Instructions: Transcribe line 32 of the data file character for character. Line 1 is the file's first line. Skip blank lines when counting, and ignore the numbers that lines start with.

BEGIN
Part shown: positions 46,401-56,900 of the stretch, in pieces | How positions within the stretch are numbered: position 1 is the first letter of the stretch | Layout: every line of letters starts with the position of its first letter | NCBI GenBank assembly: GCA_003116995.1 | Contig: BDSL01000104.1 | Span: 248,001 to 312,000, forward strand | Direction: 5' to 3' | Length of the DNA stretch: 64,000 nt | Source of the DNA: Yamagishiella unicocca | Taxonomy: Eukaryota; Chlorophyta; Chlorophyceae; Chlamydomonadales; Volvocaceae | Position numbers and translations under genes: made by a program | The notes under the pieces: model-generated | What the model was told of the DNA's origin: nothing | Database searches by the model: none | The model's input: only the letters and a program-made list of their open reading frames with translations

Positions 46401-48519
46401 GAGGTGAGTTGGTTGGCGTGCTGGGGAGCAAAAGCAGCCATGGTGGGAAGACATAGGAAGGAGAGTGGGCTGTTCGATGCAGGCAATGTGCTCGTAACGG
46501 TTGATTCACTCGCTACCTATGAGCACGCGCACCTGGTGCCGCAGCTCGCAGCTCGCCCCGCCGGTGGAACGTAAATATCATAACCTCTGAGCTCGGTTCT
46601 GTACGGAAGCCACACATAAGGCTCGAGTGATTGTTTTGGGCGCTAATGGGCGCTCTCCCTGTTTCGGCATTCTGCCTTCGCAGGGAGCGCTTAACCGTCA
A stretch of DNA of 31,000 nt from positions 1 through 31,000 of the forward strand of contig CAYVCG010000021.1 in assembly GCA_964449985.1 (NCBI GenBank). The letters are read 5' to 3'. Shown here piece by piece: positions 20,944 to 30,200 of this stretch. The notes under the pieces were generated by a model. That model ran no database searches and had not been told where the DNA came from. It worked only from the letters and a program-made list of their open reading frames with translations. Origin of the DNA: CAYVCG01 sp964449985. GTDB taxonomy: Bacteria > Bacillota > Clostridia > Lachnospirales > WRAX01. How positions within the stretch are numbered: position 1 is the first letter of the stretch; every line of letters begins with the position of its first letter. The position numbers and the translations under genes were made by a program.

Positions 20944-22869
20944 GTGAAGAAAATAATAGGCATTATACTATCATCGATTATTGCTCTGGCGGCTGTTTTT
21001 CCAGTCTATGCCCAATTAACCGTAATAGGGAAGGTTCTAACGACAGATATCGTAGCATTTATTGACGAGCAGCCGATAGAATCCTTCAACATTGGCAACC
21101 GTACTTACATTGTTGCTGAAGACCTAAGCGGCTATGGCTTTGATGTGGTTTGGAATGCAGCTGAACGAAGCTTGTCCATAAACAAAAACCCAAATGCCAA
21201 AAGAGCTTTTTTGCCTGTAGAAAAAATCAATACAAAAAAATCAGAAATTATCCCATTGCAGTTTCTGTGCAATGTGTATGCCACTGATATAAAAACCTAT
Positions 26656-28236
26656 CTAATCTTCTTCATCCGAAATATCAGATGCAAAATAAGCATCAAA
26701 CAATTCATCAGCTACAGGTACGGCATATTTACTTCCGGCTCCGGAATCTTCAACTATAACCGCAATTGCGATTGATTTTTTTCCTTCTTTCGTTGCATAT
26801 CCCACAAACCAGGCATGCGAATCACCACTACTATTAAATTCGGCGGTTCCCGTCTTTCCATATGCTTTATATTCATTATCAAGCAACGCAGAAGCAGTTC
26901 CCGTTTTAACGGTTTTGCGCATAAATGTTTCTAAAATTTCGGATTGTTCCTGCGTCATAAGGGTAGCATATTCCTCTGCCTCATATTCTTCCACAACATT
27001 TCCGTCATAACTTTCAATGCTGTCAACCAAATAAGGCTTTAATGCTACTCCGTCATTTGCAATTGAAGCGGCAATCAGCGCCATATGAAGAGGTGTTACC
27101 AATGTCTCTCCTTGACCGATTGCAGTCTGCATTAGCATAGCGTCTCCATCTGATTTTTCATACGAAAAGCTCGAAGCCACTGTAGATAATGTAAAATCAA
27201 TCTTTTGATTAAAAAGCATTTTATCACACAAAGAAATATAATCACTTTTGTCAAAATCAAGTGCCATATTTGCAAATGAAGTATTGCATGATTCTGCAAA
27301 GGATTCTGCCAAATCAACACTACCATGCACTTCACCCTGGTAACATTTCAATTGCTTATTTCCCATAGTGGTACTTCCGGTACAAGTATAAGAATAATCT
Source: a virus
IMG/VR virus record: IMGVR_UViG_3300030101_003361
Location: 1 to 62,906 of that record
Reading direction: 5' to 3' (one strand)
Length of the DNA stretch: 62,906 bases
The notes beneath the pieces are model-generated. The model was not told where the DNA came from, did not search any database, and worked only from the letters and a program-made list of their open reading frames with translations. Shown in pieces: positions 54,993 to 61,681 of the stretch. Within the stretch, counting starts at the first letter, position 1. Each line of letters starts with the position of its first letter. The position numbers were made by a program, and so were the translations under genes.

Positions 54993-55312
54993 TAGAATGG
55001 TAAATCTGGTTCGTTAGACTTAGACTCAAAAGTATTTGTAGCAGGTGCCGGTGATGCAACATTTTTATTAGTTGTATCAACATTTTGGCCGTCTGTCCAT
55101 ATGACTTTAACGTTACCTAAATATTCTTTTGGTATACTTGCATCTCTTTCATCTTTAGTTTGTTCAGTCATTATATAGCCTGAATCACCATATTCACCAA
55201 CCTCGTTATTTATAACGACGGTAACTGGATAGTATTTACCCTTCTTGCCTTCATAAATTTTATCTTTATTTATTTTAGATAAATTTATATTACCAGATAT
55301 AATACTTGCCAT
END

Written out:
55301 AATACTTGCCAT